Every time you use information or ideas that are not your own, you must cite your source.
There are three different ways to use someone else's ideas: quoting, paraphrasing, and summarizing.
When you want to use their exact words, you must use quotations.
ex. When Legos were first invented, they were created as a mistake. In fact, "when the Lego company opened its doors for business in 1932, no Legos were made there - for the simple reason that they hadn't been invented yet" (Wulffson).
When you want to use the same idea, but put in in your own words.
ex. I was playing with my sister's Silly Putty yesterday, and wondered, how did Silly Putty come to be? Turns out, Silly Putty was originally created to try and help the natural rubber shortage during World War II. Rubber was needed to make important military equipment (Wulffson).
When you want to shorten a longer story into just a few words, so you can explain what happened.
ex. George Lerner created the toy known as Mr. Potato Head. He couldn't get his kids to stop playing with their food during dinnertime, so he decided to just join them. He gathered old things from around the house and pushed them into a raw potato (Wullffson).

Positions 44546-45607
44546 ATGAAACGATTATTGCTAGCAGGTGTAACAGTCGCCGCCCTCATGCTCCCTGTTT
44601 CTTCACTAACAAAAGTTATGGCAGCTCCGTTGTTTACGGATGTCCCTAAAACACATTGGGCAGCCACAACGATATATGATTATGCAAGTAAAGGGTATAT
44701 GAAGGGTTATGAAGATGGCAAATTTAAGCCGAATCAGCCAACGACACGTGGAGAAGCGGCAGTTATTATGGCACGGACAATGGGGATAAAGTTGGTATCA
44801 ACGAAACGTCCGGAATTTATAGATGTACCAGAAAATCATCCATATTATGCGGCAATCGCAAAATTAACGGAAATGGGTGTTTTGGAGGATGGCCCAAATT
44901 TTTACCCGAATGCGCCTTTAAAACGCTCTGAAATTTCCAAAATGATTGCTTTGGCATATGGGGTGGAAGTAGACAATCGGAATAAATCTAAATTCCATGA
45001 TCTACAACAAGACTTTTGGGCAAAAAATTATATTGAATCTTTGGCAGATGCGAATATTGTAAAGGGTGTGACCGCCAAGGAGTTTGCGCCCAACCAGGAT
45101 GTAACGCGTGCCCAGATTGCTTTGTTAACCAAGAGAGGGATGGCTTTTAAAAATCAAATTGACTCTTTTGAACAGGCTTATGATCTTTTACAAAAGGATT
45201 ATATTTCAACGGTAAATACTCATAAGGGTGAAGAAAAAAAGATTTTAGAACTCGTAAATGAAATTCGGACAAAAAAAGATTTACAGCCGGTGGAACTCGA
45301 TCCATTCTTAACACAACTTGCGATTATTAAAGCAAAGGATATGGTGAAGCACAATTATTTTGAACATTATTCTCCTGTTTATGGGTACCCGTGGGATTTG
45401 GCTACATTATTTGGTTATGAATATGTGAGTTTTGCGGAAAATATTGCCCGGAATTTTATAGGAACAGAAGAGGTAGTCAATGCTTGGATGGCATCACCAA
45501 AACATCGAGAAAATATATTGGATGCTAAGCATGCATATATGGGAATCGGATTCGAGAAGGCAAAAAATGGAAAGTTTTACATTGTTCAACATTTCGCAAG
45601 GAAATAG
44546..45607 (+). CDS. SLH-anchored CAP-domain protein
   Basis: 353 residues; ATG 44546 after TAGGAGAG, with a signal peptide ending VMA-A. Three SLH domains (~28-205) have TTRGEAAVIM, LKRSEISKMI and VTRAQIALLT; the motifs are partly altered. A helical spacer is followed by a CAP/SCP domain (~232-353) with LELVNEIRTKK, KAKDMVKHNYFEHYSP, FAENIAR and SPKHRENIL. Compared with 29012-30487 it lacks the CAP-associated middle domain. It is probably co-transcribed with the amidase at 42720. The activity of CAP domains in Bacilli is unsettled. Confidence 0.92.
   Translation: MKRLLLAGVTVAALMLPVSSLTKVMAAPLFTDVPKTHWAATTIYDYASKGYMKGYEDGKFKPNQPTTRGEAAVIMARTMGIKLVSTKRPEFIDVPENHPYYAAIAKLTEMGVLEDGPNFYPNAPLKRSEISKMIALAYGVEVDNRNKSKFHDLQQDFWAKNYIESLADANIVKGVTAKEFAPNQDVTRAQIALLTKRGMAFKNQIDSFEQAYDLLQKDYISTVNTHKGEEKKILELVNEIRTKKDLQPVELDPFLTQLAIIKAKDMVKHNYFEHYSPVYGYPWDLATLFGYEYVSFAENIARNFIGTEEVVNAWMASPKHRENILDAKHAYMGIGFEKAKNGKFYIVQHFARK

Remember the following:
1. You must always cite your source if you are using ideas or information that belongs to someone else.
2. After you finish your quote, paraphrase, or summary, put the author's last name in parenthesis. If the authors' last name is unavailable, use the title of the text.
3. The period goes after parenthesis (like this).
4. If you already included the author's name, you do not need to include it again.
ex. When explaining how Play-Doh was first made, Don Wulffson said, "Originally, Play-Doh only came in white. There's a good reason for this. You see, Play-Doh didn't start out as a toy. It started out as a product for cleaning wallpaper."
In this example, it wasn't necessary to put the author's name in parenthesis at the end because you already told who said the quote.